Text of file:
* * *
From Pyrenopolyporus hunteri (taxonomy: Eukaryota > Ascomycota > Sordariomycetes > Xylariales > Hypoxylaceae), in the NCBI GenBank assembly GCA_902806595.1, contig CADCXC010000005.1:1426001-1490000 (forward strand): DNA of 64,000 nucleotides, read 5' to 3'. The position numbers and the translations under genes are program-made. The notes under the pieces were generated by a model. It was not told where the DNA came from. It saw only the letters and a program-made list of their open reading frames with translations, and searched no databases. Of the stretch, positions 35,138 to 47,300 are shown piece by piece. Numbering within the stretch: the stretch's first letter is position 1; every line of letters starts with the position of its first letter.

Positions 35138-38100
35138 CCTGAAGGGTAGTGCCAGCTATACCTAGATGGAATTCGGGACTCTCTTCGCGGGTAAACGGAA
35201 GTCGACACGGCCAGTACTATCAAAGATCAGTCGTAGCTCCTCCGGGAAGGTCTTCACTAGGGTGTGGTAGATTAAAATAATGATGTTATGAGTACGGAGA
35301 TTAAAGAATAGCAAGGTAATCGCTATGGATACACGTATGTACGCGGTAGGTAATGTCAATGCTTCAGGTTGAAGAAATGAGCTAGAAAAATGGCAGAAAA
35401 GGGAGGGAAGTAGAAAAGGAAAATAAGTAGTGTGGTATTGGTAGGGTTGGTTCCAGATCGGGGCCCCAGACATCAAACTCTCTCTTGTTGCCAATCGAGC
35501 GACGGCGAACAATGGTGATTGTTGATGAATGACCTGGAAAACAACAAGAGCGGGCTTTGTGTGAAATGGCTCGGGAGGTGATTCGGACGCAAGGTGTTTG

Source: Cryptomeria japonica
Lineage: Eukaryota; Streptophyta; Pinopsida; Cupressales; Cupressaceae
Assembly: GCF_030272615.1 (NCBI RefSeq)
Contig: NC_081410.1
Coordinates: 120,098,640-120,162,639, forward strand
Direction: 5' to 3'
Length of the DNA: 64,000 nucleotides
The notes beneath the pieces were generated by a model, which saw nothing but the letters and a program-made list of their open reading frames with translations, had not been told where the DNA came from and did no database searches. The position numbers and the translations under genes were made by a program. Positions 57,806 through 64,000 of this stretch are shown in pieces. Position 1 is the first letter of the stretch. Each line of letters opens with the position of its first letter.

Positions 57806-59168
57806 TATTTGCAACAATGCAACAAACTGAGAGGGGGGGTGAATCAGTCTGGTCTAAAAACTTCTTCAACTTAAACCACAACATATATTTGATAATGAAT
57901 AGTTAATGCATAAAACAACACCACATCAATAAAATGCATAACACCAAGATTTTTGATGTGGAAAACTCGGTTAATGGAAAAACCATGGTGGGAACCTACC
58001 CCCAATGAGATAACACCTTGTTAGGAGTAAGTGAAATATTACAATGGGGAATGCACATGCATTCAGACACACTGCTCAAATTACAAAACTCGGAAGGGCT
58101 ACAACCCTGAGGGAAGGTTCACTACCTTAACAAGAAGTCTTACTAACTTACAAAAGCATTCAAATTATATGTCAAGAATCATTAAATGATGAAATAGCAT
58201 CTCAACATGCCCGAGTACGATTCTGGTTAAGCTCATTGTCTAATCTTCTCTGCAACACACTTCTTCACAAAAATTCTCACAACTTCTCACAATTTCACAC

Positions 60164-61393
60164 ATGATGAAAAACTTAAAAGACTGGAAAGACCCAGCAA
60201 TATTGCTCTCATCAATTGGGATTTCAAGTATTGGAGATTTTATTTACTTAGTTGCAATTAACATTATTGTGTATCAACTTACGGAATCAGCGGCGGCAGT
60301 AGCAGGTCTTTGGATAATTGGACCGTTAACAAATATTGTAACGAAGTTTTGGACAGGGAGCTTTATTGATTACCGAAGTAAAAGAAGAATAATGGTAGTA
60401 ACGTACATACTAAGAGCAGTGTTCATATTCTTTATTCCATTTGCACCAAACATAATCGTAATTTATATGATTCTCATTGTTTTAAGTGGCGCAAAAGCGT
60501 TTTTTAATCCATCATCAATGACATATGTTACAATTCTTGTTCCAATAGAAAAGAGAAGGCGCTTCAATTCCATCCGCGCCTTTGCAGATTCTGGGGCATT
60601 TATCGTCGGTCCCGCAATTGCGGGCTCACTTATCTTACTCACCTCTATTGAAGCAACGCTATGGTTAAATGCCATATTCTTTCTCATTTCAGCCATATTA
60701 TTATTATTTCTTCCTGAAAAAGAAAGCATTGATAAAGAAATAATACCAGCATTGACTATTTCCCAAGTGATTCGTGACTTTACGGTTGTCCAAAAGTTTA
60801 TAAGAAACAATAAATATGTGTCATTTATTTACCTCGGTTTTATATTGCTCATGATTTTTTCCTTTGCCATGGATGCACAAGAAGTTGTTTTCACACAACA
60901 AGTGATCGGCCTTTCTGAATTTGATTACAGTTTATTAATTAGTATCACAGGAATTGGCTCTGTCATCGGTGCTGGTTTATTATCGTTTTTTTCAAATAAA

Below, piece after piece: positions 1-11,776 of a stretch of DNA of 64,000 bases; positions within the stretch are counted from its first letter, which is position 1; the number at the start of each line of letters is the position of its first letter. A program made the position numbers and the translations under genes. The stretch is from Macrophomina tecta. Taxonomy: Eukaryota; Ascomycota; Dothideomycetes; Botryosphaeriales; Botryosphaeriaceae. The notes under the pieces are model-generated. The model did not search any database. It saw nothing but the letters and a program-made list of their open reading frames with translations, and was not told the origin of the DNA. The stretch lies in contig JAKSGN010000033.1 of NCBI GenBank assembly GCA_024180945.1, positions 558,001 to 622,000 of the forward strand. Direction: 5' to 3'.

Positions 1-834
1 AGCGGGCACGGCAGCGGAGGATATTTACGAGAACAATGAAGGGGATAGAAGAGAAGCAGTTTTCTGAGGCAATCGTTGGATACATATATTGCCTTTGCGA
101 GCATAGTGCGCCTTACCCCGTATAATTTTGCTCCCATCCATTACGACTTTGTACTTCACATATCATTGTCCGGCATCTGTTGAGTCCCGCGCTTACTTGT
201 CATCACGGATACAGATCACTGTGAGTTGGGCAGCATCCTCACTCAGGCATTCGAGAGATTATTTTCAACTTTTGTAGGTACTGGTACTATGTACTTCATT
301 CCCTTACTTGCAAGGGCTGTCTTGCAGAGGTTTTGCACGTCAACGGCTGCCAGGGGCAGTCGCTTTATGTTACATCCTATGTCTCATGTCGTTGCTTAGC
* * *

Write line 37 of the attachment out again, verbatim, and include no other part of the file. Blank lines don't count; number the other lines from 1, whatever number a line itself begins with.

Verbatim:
301 CCCTTACTTGCAAGGGCTGTCTTGCAGAGGTTTTGCACGTCAACGGCTGCCAGGGGCAGTCGCTTTATGTTACATCCTATGTCTCATGTCGTTGCTTAGC